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At-Home Exercises Can Help Older People Boost Immune System; Overall Health

  • November 24, 2020

By Mark A. Gluck, Bernadette A. Fausto, Lisa Charles – Nov. 24, 2020

According to the U.S. Centers for Disease Control and Prevention, 78% of the more than 114,000 COVID-19 related deaths between May and August 2020 were people age 65 and older. Many of those individuals had compromised immune systems due, in part, to a variety of other health conditions including obesity, cardiovascular disease, diabetes, respiratory disease and hypertension. The CDC suggests these additional health problems could lead to increased severity of COVID-19.

The good news, however, is that regular exercise and cardiorespiratory fitness can significantly reduce the risk COVID-19 poses to older adults by improving overall health and boosting the immune system.

Now is not the time to stop moving

Staying active can be challenging, as many older adults are remaining at home most, if not all, of the time to avoid the novel coronavirus. As a result, the very changes in lifestyle that keep people safe from exposure can also result in their adopting sedentary habits – which leave people vulnerable to serious health consequences should they get COVID-19.

Firing up the immune system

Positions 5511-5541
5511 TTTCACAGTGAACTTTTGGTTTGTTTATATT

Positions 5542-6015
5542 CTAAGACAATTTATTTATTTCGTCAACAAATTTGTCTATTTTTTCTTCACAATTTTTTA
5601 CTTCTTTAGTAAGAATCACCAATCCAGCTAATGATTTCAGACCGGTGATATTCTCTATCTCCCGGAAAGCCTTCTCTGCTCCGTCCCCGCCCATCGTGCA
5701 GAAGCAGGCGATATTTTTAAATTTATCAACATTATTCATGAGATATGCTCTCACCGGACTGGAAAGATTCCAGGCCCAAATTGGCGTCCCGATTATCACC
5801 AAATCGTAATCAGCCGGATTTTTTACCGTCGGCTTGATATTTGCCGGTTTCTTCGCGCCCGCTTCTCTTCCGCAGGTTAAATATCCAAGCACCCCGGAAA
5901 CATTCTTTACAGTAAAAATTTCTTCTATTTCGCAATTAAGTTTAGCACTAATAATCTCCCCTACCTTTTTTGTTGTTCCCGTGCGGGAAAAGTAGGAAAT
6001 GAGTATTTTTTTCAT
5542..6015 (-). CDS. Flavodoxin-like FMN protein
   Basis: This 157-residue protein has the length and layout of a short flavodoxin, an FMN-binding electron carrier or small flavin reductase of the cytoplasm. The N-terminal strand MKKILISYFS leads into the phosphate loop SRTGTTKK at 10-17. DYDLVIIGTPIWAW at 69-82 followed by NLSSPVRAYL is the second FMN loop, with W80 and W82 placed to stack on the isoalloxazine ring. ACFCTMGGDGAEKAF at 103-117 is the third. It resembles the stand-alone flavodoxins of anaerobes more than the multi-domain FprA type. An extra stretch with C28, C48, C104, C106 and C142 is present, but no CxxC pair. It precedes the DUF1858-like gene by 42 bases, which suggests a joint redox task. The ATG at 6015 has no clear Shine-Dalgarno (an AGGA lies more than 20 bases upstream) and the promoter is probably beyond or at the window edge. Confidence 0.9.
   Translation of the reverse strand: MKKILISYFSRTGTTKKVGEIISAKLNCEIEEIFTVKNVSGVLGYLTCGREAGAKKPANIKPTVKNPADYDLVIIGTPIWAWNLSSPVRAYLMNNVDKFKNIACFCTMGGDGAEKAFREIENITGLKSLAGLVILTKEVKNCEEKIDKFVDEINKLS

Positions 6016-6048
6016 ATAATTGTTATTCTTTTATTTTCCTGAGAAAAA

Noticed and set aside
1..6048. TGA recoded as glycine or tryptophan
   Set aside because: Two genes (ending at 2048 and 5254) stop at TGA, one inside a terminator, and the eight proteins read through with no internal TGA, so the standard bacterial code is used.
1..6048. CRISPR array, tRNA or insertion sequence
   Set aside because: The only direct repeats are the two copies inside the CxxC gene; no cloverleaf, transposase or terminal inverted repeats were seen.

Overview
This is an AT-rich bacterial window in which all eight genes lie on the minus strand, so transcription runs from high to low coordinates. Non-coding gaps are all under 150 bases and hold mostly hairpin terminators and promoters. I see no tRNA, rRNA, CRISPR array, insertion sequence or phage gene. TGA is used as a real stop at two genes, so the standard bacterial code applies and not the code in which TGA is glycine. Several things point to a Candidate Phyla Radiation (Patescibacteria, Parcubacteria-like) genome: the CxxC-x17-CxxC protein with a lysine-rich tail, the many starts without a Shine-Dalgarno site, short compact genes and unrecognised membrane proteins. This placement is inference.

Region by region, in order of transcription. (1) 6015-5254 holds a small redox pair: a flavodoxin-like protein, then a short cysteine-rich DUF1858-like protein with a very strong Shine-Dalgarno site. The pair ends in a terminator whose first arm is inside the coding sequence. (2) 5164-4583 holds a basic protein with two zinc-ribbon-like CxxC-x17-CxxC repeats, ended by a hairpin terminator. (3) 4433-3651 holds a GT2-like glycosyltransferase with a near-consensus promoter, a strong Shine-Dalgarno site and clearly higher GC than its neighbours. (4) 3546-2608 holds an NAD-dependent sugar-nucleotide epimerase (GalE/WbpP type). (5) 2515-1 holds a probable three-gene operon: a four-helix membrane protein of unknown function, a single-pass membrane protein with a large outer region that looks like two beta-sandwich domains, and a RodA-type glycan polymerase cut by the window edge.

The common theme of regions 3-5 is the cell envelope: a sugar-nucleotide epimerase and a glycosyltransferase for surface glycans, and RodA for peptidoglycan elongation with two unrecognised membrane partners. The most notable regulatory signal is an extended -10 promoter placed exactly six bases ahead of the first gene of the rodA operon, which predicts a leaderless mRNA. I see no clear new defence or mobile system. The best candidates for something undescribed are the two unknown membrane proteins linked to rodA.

Not only can exercise enhance overall health, it can also specifically improve immune system response, which is critical to surviving COVID-19.

Working out at home

How can older adults safely exercise and keep aerobically fit while stuck mostly at home without access to a gym? At the Aging & Brain Health Alliance at Rutgers University-Newark, we have been offering virtual exercise classes, by video conference or phone, for seniors using materials they can easily find around the home.

Here are a few suggested exercises from our fitness classes you can do on your own safely at home.

One of the best exercises to get you started on your fitness journey is to walk the floors of your home. Whether in a house or an apartment, take time every hour to get up and just walk. Set aside five to 10 minutes with the goal of increasing your daily step count and improving your overall cardiorespiratory health. Challenge a family member to join you and make it fun.

You should also take advantage of your walls. Wall sits are an easy way to engage your muscles and work your body. Simply stand with your back against a wall; step your feet two feet away from the wall and open your legs hip-distance apart. While keeping your shoulders against the wall, slowly and carefully lower your body until you are sitting in an imaginary chair.

Remember to keep breathing, inhaling through your nose and exhaling from your mouth, and you will begin to feel the burn in your leg muscles. Try coming up and down five times if you feel safe and comfortable doing so. (For extra security, keep a chair or something else near by to hold on to if you lose your balance.)

Finally, use a chair. Sit at the edge of a solid chair focusing on maintaining good posture. Plant your feet hip-distance apart; take a big inhale and, on the exhale, slowly lift one knee toward your chest. This is a seated crunch and it will engage your deep core muscles. Complete five of these knee lifts on each side, making sure to do each knee lift on the exhalation.

Exercise habits developed during this period of COVID-19 – and maintained after the threat has passed – will support your immune health for years to come.


This article is republished from The Conversation under a Creative Commons license.

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